Temenuga Trifonova is Associate Professor of Cinema and Media Studies at York University. She is the author of The Figure of the Migrant in Contemporary European Cinema (2020), Warped Minds: Cinema and Psychopathology (2014) and The Image in French Philosophy (2007), and editor/contributor of Screening the Art World (forthcoming in 2021), Contemporary Visual Culture and the Sublime (2017) and European Film Theory (2008). Her articles have appeared in the Routledge Encyclopedia of Film Theory, Cinema & Cie, CTheory, SubStance, Space and Culture, Rivista di Estetica, Studies in Comics, The European Journal of American Culture, Studies in European Cinema, Cineaste, Film and Philosophy, CineAction, Scope, etc. She is a member of the College of Expert Reviewers (European Science Foundation) and member of the Editorial Committee of the journal EuropeNow, published by the Council for European Studies at Columbia University.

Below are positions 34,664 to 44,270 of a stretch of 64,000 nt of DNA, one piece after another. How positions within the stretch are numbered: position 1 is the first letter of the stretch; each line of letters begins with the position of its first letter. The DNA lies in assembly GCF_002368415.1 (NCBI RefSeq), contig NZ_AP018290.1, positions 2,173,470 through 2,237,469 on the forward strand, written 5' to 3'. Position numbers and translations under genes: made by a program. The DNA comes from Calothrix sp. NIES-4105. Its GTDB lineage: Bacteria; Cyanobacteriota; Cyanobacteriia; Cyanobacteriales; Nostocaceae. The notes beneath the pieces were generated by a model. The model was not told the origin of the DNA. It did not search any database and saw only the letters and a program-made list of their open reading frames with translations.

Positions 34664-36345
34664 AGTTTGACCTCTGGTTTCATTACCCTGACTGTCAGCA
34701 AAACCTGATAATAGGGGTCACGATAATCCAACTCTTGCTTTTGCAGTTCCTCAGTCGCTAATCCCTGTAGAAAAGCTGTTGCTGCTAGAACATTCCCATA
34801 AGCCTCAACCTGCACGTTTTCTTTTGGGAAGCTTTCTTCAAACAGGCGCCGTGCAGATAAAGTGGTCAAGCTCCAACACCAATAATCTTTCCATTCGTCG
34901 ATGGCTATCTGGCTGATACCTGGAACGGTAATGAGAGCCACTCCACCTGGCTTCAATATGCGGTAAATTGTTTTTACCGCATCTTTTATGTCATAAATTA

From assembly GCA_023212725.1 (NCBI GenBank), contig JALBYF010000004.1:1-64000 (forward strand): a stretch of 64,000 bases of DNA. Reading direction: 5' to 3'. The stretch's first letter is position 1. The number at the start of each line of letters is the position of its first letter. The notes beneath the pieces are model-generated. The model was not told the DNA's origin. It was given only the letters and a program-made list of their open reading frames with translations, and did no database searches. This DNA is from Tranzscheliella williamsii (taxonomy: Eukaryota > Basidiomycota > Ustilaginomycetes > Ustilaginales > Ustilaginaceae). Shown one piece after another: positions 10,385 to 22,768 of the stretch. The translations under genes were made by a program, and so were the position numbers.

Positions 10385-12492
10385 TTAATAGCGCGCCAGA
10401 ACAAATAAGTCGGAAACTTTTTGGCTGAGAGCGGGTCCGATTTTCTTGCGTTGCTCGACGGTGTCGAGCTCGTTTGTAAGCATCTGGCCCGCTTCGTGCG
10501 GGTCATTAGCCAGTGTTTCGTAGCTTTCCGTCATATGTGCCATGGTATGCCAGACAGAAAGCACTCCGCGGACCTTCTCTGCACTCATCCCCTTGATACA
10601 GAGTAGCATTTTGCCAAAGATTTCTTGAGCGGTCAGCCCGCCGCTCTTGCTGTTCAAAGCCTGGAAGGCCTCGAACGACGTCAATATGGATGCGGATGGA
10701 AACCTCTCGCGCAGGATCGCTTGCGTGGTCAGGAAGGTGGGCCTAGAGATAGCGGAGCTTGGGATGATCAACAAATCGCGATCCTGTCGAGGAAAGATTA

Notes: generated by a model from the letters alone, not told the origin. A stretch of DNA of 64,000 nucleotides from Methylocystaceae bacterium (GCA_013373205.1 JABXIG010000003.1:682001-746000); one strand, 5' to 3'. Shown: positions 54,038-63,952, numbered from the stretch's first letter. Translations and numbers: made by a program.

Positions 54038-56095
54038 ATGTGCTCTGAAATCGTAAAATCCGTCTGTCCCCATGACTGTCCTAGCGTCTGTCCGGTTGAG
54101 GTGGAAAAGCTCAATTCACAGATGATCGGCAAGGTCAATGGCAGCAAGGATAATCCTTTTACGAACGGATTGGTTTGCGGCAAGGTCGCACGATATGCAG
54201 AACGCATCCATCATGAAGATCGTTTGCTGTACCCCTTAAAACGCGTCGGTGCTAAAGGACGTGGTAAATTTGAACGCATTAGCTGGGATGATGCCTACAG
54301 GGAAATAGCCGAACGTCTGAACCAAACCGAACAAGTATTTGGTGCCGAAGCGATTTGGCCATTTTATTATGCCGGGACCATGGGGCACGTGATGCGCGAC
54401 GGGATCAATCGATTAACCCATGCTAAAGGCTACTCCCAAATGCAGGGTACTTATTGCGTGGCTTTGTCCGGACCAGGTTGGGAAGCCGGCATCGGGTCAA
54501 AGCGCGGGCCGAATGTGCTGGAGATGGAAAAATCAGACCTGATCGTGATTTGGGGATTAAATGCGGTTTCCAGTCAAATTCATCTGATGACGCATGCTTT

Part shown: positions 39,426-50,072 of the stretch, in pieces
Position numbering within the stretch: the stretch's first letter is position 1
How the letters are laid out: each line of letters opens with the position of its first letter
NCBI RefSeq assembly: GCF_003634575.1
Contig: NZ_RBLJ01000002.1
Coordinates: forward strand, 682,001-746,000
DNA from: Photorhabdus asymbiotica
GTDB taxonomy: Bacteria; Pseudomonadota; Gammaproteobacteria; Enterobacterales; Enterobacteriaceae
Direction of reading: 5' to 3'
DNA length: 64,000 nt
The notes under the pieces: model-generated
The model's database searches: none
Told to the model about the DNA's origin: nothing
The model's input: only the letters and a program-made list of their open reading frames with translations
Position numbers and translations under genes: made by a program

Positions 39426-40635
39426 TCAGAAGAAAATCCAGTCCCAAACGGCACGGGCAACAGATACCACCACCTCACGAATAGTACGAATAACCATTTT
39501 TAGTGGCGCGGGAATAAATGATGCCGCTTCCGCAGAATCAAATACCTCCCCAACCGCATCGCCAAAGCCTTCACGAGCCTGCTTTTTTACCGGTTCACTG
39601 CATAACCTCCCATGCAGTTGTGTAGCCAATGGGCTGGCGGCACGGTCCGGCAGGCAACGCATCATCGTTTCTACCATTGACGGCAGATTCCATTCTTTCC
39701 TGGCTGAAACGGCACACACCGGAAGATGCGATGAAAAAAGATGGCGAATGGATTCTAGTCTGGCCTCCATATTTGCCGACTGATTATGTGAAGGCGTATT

The Poetics and Politics of the New European Cinema of Precarity explores the stylistic features of the new European cinema of precarity (1990s-present) and the political and social values embodied in it. The project will situate historically the new European cinema of precarity by drawing out the socio-political similarities and differences between contemporary films and earlier representations of precarity in European cinema in order to establish whether the new European cinema of precarity continues the legacy of these film movements or forges a new path, and whether it replicates contemporary debates between political theorists, sociologists and economists or it stages class identity and class struggle in completely different terms. The project asks where the new European cinema of precarity locates the possibility for social and political transformation—in a particular class, in fighting for a particular good/cause, or in a particular political stance? It also aims to establish whether intersectional approaches to precarity addressing gender, race, and (dis)ability detract (or not) from a focus on economic inequality, and whether ‘precarity’ might be seen as a middle-class concept emerging from a liberal identity politics that remains oblivious to the centrality of class.